A&E » Film, A&E

Reel Animals

There’s no business like monkey business.
December 06, 2012

If Hollywood has taught us anything about Mother Nature, it’s that her vast and bountiful animal kingdom is a wellspring of box-office gold. With a weakness to anthropomorphize creatures from towering dinosaurs to the tiniest titmouse, moviegoers have only been indulged further by the leaps and bounds of computer generated cine-magical effects that no longer require the use of a whip and a jar of peanut butter to make it look like Fido is cracking a one-liner. If Father Time has anything to say about it, it’s that real monkeys in furs and monocles are surefire entertainment.

 

 

“Lancelot Link: Secret Chimp” (live-action film series)

1970

Created by Stan Burns and Mike Marmer

Starring chimps (voiced by Dayton Allen, Joan Gerber and Bernie Kopell)

This series stars an all-chimp cast loping around and solving crimes in homage to 1960s “Get Smart” — but with monkeys. Replete with gags and gratuitous puns like character name Mata Hairi, “Lancelot Link” took its seven-figure budget and used it to costume apes in wigs, monocles, trench coats and mustaches while they ride motorcycles, speak into walkie-talkies and solve mysteries. Interspersed with musical interludes by psychedelic rock group and all-chimp band “Evolution Revolution,” “Lancelot Link” is at turns both morally questionable and unquestionably magnificent.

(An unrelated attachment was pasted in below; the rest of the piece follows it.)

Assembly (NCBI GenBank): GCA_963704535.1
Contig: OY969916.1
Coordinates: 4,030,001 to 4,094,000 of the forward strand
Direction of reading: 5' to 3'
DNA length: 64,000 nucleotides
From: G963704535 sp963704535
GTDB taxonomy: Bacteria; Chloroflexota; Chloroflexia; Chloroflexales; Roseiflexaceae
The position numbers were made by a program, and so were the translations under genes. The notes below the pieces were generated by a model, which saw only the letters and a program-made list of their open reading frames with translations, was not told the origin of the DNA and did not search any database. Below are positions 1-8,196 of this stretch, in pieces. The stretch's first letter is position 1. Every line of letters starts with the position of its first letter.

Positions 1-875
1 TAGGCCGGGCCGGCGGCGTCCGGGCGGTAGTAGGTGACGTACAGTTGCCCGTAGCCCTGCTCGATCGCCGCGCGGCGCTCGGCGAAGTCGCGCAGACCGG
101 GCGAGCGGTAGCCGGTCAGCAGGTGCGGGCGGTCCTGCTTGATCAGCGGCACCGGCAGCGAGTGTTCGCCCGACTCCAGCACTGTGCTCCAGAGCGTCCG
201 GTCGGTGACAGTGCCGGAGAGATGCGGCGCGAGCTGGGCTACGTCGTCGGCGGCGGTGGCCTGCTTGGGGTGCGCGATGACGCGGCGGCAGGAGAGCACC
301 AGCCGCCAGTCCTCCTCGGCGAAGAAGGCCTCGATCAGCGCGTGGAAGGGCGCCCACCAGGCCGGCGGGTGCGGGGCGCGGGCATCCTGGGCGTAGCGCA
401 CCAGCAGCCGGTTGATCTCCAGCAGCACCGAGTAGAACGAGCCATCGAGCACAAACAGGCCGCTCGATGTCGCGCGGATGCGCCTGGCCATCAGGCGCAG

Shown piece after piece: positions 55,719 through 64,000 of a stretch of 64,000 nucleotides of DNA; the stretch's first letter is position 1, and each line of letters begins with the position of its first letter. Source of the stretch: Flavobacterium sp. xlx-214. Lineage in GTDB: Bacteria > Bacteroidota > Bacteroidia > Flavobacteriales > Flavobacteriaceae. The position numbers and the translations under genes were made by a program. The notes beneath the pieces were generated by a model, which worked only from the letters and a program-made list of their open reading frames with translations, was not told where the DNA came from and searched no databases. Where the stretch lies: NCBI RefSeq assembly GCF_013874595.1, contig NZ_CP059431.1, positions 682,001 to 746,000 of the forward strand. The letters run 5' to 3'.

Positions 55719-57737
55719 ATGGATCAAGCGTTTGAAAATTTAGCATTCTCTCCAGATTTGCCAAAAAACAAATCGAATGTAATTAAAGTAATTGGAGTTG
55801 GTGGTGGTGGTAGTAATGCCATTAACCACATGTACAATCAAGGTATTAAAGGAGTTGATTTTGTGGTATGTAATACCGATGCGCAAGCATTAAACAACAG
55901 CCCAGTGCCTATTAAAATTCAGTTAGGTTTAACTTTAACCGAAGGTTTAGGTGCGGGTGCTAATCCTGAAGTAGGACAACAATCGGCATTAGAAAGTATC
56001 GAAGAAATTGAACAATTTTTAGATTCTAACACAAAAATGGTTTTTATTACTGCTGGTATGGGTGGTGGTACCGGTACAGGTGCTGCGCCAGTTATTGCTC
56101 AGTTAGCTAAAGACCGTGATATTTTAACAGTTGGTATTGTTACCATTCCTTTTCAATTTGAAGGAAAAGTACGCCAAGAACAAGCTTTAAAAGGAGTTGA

“The Dogway Melody” (live-action shorts)

1930

Directed by Zion Myers and Jules White

Starring dogs (voiced by Myers and White)

This short is part of the “Dogville Comedies” series of popular films done doggy-style. “Melody” itself is an all-canine cast parody of 1929’s musical hit “The Broadway Melody.” With their dialogue dubbed by the directors, costumed dogs awkwardly walk on hind legs to give this surreal spin that delusional touch of believability. “Melody” is set against the backdrop of scruffy mutts in suit coats and derby hats commiserating in a bar lounge while a lecherous pooch gets his advances rebuffed by a canine starlet. For “Dogville Comedies,” dogs decked out in Golden Age glamor of pearls, furs and three-piece suits are put into all manner of old-world drama and intrigue while they pour themselves cocktails and smoke cigarettes.

 

“Fritz the Cat”

1972

Directed by Ralph Bakshi

Starring Skip Hinnant, Rosetta LeNoire and John McCurry

Legendary underground comic artist and notorious curmudgeon Robert Crumb despised this take on his running strip of the same name. An X-rated animated feature-length film, “Fritz the Cat” follows its free-wheeling, anthropomorphized feline protagonist as he explores sex, culture and politics. A far cry from any cuddly sequel to “Beethoven,” Fritz encounters group sex, hard drugs and political revolution in this cartoon feature that’s anything but family friendly.

 

“Rover Dangerfield”

1991

Directed by James L. George and Bob Seeley

Starring Rodney Dangerfield, Ronnie Schell and Shawn Southwick

Somehow, the idea to produce a film about a bug-eyed and tie-wearing animated dog with the voice and spirit of Rodney Dangerfield got its legs — four, to be precise. Rover is a stumpy hound who, if there are any doubts, “gets no respect.” When he runs interference on a shady deal involving his owner’s two-bit boyfriend, Rover gets thrown into the rushing waters of the Hoover Dam. Washing up on a picturesque farm, the neurotic city slicker pooch quickly adjusts to life in the countryside in this film that loses no opportunity to remind the audience that Rover Dangerfield is, yes, a dog version of Rodney Dangerfield.

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